From there they had taken her off to the Seneschal’s office to claim her new quarters. Now she stood in the bedroom of the suite she’d chosen, marveling at her reflection.
“I look like a real grownup for a change!”
“That is the general idea,” Sherrill laughed richly.
She cocked her head to one side, regarding the tiny, slender figure in the mirror. Her unruly red-brown curls were as tousled as ever, but somehow gave an impression now of being tumbled the way they were on purpose. The huge, deep-brown eyes that had been utterly guileless seemed somehow wiser; the heart-shaped face no longer so childlike. And all that change wrought by the magic of a new uniform!
“Talia, your head is going to swell like a spongetoad in rainy season if you’re not careful.” Keren interrupted her train of thought a second time. By craning her neck to peer around the doorframe Talia could see the riding instructor grinning sardonically from where she was sprawled on the wooden-backed, red-cushioned couch in the other room.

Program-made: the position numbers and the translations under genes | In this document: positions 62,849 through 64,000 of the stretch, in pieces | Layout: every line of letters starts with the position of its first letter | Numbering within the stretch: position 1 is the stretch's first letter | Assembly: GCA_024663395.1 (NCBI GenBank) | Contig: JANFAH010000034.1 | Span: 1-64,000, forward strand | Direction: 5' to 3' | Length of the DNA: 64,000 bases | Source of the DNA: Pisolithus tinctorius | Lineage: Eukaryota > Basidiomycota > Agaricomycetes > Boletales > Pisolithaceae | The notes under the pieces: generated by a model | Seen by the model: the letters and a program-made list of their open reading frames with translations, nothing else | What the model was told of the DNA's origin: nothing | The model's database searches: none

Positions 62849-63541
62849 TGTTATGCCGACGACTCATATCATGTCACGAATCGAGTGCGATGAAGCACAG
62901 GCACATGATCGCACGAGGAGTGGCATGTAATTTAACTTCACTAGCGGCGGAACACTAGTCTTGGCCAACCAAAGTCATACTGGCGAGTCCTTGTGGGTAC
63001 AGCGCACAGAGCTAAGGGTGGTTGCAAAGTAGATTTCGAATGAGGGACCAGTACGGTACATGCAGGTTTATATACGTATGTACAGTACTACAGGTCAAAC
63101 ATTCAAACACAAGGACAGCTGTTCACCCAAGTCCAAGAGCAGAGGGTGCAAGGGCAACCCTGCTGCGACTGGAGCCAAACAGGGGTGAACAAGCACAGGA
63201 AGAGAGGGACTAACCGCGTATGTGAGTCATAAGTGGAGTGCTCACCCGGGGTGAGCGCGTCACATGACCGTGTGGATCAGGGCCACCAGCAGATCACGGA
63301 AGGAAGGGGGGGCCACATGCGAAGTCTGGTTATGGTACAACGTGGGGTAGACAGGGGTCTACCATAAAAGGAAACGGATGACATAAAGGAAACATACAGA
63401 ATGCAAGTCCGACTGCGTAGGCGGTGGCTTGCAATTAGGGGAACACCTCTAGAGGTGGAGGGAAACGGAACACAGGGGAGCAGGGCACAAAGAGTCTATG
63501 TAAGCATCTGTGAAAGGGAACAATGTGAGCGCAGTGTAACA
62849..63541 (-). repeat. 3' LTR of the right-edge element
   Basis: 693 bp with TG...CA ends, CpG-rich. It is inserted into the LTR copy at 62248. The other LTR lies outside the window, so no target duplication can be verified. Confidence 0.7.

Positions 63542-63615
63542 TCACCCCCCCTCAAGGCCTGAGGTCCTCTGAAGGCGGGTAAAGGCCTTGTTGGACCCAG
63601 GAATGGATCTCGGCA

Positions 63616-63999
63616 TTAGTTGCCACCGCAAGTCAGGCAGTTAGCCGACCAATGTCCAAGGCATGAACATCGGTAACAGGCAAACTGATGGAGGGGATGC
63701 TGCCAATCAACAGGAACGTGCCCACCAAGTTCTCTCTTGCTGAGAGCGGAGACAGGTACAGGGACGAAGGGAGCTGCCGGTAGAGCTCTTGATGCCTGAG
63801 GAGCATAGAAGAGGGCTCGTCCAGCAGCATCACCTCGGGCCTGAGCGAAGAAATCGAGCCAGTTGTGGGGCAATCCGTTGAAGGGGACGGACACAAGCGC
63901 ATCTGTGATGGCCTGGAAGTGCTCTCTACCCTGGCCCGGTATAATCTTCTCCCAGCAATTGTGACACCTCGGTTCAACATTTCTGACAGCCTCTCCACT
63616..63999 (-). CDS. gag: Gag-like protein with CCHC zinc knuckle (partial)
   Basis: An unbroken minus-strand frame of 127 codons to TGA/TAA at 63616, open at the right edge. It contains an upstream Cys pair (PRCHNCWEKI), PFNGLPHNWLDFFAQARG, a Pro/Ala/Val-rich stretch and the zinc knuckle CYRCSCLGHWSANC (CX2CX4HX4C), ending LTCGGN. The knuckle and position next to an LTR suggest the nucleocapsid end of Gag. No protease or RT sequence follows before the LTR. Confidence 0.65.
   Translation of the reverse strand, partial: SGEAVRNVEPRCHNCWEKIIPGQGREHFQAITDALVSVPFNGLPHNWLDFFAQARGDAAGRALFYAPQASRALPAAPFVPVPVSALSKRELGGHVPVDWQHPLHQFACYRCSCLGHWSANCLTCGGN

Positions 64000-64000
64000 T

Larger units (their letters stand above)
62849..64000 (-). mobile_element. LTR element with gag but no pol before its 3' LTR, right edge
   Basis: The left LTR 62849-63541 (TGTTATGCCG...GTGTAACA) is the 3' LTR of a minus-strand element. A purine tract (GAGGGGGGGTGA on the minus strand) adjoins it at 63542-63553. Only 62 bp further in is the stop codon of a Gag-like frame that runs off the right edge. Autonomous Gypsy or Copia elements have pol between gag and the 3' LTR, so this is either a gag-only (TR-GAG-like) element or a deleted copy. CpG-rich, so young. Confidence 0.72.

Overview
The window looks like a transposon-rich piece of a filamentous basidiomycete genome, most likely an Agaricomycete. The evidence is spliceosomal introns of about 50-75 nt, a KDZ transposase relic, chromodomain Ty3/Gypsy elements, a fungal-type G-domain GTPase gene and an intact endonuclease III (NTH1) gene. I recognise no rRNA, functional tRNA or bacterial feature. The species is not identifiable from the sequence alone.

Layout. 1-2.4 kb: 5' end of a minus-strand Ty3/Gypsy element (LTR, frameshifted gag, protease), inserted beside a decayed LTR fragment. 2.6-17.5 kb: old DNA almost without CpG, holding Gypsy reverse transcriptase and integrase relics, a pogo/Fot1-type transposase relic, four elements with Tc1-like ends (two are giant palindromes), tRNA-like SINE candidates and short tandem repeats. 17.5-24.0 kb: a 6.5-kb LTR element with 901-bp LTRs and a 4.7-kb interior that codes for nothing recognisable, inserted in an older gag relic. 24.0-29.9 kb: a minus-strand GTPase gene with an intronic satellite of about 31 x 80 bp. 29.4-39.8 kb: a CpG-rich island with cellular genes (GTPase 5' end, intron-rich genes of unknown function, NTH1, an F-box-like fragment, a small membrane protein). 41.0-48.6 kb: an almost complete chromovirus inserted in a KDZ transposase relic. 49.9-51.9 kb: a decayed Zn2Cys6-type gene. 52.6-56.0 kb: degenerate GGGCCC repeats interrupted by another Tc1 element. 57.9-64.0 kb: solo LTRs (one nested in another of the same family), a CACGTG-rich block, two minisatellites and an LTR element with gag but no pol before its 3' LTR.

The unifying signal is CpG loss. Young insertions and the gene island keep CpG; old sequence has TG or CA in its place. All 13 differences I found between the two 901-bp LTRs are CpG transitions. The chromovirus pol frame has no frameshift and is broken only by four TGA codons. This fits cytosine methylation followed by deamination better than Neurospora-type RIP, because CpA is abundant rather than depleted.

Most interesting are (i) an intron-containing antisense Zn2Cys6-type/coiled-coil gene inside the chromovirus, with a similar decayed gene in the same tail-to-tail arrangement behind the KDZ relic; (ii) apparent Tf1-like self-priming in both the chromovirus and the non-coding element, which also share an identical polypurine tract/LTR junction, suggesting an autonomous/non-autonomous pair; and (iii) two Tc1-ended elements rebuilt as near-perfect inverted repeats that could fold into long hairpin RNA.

“Don’t you know what the Book of the One says?” Sherrill added piously over her mate’s shoulder. “‘Great pride shall earn equal humiliation.’”
Talia left her bedroom to join them. They were lounging comfortably in her sparsely-furnished outer room, sharing the lone couch.
“I suppose you’re both going to claim that you never spent so much as a minute in front of the mirror when you first got your Whites,” Talia taunted, strolling toward them with her hands clasped behind her back.
“Who? Me?” Sherrill replied in artificial innocence, lifting an airy hand and batting thick black lashes over wide hazel eyes. “And feed my vanity? W-e-l-l, maybe a little.”